Now the head coach of the Philadelphia 76ers, Rivers plans to play to his team's strengths in the City of Brotherly Love. He believes the biggest mistake teams have made of late is that they try to replicate what cannot be duplicated.
“I think you have to be who you are,” Rivers said at his introductory press conference. “I think the mistake a lot of teams have made is that everyone wanted to be Golden State, but nobody can shoot like Golden State so, to me, everyone made a mistake.”
It's hard to deny the truth in Rivers' words.
The Warriors turned the NBA on its head five years ago, with Steph Curry and Klay Thompson blitzing teams from deep. The addition of Kevin Durant in the summer of 2016 only made the NBA's most dangerous offense all the more lethal.
Teams were clamoring to find a way to build the next version of the Warriors while Curry, Thompson, Durant, Draymond Green and Steve Kerr feasted on their carcasses.
The Houston Rockets made it their mission. It crashed and burned. Teams were gobbling up 3-and-D wings like they were going out of style, hoping the right pairing around their star(s) would elevate them to basketball greatness.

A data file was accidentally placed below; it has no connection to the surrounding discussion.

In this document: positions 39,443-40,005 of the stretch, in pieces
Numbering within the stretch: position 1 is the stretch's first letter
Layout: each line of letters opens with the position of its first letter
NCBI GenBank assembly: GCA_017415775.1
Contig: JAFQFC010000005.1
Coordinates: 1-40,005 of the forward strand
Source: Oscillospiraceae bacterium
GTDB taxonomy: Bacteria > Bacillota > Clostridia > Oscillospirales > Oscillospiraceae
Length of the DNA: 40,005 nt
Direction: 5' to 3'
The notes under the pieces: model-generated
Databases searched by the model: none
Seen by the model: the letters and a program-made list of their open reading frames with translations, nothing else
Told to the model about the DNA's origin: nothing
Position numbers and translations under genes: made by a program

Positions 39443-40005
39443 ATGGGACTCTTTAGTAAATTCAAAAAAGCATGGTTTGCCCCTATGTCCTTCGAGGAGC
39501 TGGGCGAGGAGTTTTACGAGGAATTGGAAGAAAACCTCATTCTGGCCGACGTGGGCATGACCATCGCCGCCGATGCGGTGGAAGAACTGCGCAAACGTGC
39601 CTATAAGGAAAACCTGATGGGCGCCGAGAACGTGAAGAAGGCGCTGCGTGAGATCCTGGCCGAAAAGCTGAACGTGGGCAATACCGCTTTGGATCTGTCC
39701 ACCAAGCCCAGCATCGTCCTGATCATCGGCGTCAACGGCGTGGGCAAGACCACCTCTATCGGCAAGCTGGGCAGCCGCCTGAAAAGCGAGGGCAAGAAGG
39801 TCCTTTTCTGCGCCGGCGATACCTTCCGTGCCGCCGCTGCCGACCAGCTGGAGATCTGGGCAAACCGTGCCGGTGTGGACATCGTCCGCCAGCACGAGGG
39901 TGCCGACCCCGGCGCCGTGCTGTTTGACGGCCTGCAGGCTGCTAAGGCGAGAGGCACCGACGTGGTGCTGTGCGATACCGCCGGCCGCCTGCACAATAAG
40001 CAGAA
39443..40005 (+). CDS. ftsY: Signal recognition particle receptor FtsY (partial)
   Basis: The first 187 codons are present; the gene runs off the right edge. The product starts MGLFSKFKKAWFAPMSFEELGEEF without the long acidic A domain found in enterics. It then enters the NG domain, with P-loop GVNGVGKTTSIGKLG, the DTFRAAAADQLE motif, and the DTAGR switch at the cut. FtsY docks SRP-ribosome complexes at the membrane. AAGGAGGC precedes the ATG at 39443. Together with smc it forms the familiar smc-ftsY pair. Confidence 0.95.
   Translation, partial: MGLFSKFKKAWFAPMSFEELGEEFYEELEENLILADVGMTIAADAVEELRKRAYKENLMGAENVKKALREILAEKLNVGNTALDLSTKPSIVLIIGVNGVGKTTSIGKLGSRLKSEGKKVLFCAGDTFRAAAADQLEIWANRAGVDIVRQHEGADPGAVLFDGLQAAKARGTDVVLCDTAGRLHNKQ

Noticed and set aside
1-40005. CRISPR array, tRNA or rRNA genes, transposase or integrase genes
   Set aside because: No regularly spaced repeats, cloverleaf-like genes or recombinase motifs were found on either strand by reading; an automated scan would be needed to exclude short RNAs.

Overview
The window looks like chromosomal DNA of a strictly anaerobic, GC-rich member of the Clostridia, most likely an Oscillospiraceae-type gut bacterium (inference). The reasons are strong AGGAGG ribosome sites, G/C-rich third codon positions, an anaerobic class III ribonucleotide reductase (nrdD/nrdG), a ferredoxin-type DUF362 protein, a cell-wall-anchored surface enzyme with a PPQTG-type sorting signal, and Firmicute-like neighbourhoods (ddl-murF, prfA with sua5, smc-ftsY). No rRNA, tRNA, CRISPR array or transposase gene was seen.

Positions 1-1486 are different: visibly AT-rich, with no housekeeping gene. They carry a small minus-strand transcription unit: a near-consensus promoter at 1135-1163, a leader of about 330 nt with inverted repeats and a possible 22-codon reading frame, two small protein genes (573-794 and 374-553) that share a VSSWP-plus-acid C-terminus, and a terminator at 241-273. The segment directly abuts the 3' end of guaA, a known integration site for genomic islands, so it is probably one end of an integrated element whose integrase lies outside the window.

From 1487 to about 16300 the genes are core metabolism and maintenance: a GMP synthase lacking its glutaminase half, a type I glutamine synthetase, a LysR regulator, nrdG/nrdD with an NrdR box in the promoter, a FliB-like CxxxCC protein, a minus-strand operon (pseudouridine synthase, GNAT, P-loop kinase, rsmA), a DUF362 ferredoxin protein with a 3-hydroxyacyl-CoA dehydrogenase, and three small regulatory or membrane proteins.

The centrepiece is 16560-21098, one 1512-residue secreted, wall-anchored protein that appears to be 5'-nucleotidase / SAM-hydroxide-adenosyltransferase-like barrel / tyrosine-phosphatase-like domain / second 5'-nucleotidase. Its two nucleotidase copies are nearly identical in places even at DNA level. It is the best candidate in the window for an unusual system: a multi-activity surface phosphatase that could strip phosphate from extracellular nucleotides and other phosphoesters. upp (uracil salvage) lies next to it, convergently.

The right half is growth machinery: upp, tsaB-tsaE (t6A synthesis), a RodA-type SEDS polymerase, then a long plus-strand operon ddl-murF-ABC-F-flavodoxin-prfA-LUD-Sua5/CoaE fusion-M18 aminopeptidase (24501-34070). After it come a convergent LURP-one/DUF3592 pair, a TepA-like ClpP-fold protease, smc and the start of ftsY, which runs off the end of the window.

But, as Rivers said, no one can shoot like the Warriors.
It's one reason to commend the Los Angeles Lakers. They built their team around defense and the duo of LeBron James and Anthony Davis, neither of whom are great outside shooters. They have bullied teams inside, crashed the boards and let James and Davis do the rest.
They have been themselves and are one win away from a title.
Now, would they be able to contend with a Warriors team that can eviscerate you from the next zip code? It would be a contrast in style and one we will see next year when Curry and Thompson return healthy.
Rivers' Sixers must take a page from the Lakers' book and rely on what they have. Not try and wave a wand and become something no other team can be.
The Warriors' greatness can't be replicated.